Vietnam is stepping up its efforts to secure vaccine technology transfer to get access to inoculations, paving a way to enter the global vaccine supply chain.
A number of vaccine transfer-and-produce initiatives have been endorsed by the Ministry of Health (MoH) through Decree No.2301/QD-BYT released on May 7 on the establishment of a steering committee for COVID-19 vaccine research and production technology transfer, to beef up vaccine production from Vietnam to around 200 million doses by the first half of 2022. Among them, Vietnam has successfully secured tech transfer from Japan, Russia, and the United States.
Vietnamese firms AIC and Vabiotech have inked a deal with Japan's Shionogi & Co., Ltd. to produce COVID-19 vaccines. The deal was subject to a confidentiality agreement but would be based on the local production of recombinant protein-based vaccines. The MoH is preparing to conduct phase three clinical trials for Shionogi's vaccine in Vietnam and it is hoped the vaccine will be rolled out to the market by June next year.
Meanwhile, the Russian Direct Investment Fund and Vabiotech are actively cooperating in the tech transfer process to provide easier access to Sputnik V vaccines for the population of Vietnam. The first batch of Sputnik V was produced in Vietnam, and it is expected that the tech transfer from Russia will be completed by the end of 2021.
For related initiatives with US partners, the MoH has sent a group of experts to coordinate with the World Health Organization (WHO) to support relevant units in completing dossiers for clinical trial phases 1-3 according to a shortened process, with the research expected to start on August 1 and end in late December. The transfer and building of a vaccine factory in Vietnam will be completed in June 2022.
Vietnamese behemoth Vingroup was also in talks with San Diego-headquartered Arcturus Therapeutics Holding on mRNA vaccine production. Clinical trials could begin in Vietnam in August, adding that the firms could produce 100-200 million doses a year under such a deal.
Pham Cong Hiep, senior lecturer and research cluster lead at RMIT University, said that it is clear the government is taking decisive action to establish Vietnam as a world vaccine supply source through technology transfer agreements and domestic research and development.
Hiep pointed out Vietnam can take advantage of its high-quality infrastructure in industrial zones, and experienced workers in many high-tech firms to participate deeper in the value chain of vaccine production. "This can contribute to reducing global shortages and making vaccines more affordable to less developed countries like Vietnam. Importantly, participating in the vaccine supply chain can enhance the country's ability to counter future pandemics as COVID-19 may not be the last," Hiep added.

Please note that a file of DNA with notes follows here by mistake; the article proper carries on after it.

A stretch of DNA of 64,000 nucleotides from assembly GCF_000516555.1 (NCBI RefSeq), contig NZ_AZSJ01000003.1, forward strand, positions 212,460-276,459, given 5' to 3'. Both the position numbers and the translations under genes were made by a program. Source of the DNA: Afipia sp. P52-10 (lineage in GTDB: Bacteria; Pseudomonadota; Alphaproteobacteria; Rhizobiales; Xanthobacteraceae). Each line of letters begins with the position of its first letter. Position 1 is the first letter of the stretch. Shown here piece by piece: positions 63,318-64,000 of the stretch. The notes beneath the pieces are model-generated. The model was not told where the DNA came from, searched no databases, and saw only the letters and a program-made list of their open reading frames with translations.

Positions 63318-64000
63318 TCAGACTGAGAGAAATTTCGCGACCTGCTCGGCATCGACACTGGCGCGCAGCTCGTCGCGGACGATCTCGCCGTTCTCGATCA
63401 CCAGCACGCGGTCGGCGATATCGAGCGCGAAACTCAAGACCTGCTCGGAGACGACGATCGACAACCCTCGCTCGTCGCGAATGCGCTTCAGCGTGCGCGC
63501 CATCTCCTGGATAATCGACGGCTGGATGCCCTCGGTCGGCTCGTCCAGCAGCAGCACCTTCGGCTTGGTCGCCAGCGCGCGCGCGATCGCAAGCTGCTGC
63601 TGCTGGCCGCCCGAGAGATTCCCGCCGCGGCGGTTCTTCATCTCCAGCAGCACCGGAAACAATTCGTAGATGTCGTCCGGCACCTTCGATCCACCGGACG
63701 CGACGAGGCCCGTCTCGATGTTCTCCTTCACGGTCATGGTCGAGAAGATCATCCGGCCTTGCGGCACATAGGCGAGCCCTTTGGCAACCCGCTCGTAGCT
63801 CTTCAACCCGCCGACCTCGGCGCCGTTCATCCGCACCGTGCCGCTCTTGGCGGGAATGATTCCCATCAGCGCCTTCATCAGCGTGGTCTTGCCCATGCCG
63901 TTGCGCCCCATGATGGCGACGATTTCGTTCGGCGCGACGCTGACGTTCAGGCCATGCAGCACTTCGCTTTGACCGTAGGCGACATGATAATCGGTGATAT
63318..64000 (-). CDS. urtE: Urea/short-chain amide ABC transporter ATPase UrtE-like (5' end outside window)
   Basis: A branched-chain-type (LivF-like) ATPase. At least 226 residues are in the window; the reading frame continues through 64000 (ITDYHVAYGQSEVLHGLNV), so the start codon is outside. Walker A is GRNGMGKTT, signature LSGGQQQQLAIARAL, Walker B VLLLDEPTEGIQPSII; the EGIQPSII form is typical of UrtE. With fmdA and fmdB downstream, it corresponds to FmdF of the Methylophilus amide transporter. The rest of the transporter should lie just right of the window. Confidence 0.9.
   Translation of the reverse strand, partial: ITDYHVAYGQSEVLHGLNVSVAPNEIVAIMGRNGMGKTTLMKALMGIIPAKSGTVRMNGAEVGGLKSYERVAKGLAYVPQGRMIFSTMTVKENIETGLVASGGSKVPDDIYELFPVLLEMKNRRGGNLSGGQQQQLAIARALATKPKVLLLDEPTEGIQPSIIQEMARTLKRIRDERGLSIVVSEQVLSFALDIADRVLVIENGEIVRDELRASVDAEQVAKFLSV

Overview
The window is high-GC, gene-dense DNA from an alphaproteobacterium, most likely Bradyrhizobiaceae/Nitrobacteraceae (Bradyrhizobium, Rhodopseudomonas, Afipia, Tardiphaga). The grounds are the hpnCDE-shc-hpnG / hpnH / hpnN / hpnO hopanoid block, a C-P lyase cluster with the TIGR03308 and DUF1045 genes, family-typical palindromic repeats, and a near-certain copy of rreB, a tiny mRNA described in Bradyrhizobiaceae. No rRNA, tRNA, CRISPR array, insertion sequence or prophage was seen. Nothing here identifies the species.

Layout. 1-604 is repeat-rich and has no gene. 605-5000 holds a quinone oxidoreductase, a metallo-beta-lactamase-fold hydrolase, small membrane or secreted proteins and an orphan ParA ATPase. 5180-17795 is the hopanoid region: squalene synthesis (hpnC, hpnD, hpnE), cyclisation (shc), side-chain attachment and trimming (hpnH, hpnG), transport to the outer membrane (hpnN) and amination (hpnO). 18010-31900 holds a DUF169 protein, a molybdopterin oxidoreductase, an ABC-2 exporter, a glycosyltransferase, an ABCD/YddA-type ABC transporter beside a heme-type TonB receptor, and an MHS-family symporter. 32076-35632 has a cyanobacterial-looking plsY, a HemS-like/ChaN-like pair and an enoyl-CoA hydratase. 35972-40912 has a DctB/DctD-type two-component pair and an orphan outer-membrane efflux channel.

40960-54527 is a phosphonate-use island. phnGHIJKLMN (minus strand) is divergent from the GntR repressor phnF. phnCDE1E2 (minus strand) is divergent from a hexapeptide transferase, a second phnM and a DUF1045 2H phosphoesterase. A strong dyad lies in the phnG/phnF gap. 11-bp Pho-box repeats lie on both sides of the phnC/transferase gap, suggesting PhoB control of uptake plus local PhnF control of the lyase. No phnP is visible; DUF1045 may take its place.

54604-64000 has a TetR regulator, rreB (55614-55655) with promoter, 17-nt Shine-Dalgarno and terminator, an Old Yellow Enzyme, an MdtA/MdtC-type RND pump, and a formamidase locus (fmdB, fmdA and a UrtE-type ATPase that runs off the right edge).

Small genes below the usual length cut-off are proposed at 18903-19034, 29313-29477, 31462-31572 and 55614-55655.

According to Nguyen Manh Hung, another lecturer of RMIT University, the COVID-19 vaccine supply chains differ significantly from traditional vaccine supply chains in their scope, objectives, and regulated platforms. Asian countries like South Korea and Indonesia have quickly engaged in tech transfer hubs to move a step closer to the ambition to become a major vaccine manufacturing centre. South Korea is also willing to offer its state-of-the-art facility and skilled human resources with GMP-standard practices. However, limited sources of supply create a significant bottleneck in low-to-middle-income countries such as Vietnam.
The WHO reported that 80 per cent of global sales for coronavirus vaccines so far come from five large multinational corporations. Traditional vaccine supply chains for less developed regions have often been initiated from the Developing Countries Vaccine Manufacturers Network, multi-agencies, and donors such as the European Vaccine Initiative and International Vaccine Institute. The COVID-19 vaccine supply chains have multiple approaches and often accompany bilateral connections.
As reported by Reuters, South Korea has approached Pfizer, Moderna, CureVac, and BioNTech in a step closer to its ambition to become a major vaccine manufacturing centre. Indonesia is enlarging the Sinovax supply chains to provide the vaccine to the Asia-Pacific region.
According to Hung, original vaccine manufacturers are now under pressure to forgo their patents to support poor countries, and many producers are now willing to transfer vital know-how to various countries. For example, BioNTech is basing its regional centre and a new factory in Singapore for its vaccines as part of steps taken by the company to address the increasing demand locally.
However, he added this process depends not only on the needs of the local markets but also on the government direction and national vaccine production capability. "Vietnam should take measures for accelerated approvals through a fast-track approving system for vaccine manufacturing-related ventures, including related logistics to speed up manufacturing locally," Hung noted.
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